I have never given much thought to marriage in my life. My parents didn’t have a happy marriage and I was relieved when they divorced because their fighting lessened. I was terrified of getting married because statistics have said that as the child of divorced parents, I am more likely to get divorced myself. If I wasn’t thinking about my parents’ marriage, I began to think of marriage in the LGBT community as my state was the first state to legalize same-sex marriage over a decade ago. The sky still stands, the world didn’t burn and Massachusetts gained revenue. I never understood the outrage over same-sex marriage, particularly the arguments that LGBT people ruined the “sanctity” of marriage, because the last time I checked, straight people were doing just a fine job of that themselves. Of course, I can’t place all the blame on straight people—marriage, when it was created outside of religious bodies, was nothing more than a government contract that made it so women only had to give themselves to one man in order to survive instead of having to resort to prostitution. Marriage was nothing more than glorified prostitution. It wasn’t about love. Marriage, and I can only speak for America being American, isn’t even a religious thing. In Massachusetts, as long as the two adults, heterosexual or homosexual, are eighteen and consenting, pay the fees and get a license and a witness at City Hall, they’re legally married. Atheists can get married. A Jew can marry a Catholic. No one needs to book a religious place to get married. When I see these exemptions for religious people in same-sex marriage bills, I have to laugh. No reverend, priest, rabbi, etc. will ever be forced to marry someone they don’t want to. I could be engaged to a Jew in the States and a Reform temple has every right to refuse me their temple. Religious places can refuse straight people, too. I, for one, don’t think it’s necessary to get married by a rabbi; this is why the Justice of the Peace exists at City Hall. Marriage in America is far from perfect—this is to be expected when no one knows the history of it—but I will give America credit for separating civil and religious marriages and giving me the freedom to marry someone Jewish, Catholic or nothing at all.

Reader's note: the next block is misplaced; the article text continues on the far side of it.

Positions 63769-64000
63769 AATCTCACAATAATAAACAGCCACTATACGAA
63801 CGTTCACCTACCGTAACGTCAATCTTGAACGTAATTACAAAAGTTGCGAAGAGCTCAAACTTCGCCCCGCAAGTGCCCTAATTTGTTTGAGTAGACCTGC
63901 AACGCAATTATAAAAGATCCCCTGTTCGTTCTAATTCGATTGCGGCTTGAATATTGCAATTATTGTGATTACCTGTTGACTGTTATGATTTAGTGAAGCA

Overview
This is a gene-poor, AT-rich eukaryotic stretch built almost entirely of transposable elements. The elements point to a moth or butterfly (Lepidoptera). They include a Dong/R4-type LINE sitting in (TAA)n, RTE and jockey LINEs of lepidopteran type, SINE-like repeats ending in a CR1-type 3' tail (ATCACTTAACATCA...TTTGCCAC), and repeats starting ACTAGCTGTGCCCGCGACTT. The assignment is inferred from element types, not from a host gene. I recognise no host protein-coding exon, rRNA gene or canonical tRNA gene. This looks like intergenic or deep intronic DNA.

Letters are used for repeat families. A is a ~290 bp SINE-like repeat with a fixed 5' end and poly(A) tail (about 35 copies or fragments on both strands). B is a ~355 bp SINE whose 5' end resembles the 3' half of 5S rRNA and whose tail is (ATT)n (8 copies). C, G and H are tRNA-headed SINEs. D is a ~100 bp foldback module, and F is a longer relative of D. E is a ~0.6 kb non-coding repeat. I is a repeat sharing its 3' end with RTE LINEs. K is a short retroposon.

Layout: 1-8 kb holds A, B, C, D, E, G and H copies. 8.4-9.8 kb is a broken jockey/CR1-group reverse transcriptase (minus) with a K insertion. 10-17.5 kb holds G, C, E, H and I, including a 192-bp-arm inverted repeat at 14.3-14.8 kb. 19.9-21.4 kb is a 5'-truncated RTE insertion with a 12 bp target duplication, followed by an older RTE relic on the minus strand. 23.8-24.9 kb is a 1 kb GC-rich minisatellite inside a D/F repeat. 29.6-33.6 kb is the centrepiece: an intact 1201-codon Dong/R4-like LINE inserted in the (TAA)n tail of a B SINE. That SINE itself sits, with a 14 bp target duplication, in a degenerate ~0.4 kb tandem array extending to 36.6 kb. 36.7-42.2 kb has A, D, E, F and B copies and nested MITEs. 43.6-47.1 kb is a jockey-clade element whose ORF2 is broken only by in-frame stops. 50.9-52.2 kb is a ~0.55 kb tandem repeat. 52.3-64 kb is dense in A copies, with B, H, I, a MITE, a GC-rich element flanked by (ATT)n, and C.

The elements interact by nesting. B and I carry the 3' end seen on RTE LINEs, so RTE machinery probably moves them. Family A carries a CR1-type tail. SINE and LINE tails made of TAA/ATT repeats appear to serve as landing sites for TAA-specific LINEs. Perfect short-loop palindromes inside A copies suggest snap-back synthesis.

Would Israel really suffer if civil marriages existed? I doubt it. America, while claiming it has the separation of church and state, remains a Christian nation. Even still, America has given me and other women the freedom to marry any man over eighteen that we want to. I believe it is important to have a Jewish state and I will defend until the day I die Israel’s right to exist. The thing is, Jews come in all different types and many are not Orthodox. Don’t they deserve the chance to enjoy the financial benefits and security that marriage provides them? Someone who is part Jewish is still a Jew. Being a “full Jew” doesn’t necessarily mean they’re a good person. I’m not one to give America credit in many places, but I doubt Israel will get weaker if civil marriages are allowed to fully blossom. We need to keep the Jews we have, however Jewish they may be. If they are contributing to society and want to get married and have a bunch of Jewish babies as both Birthright and Masa have encouraged of me and my friends, why not let them?
For now, Israel’s archaic marriage rules are somewhat helpful when I will have to shut people up back home about why I’m not married. Interestingly enough, when I think of the men who have entered my life here, there were two who I could have seen myself being married to someday. One was an American and one was an Israeli. Alas, it was one-sided with both of them, but I do not regret the time I spent with them. And, had the Israeli asked me to stay here, I would have.
So for now, while I dread the questions that will arise in three weeks about why my ring finger has nothing on it, I will do my best to hold my head high, scoff a little, and just do what I need to do for me. Maybe someone will come along someday but if they never do, that’s totally and completely okay.
*There are the days where I think this will be the only way I will ever wear a wedding dress.*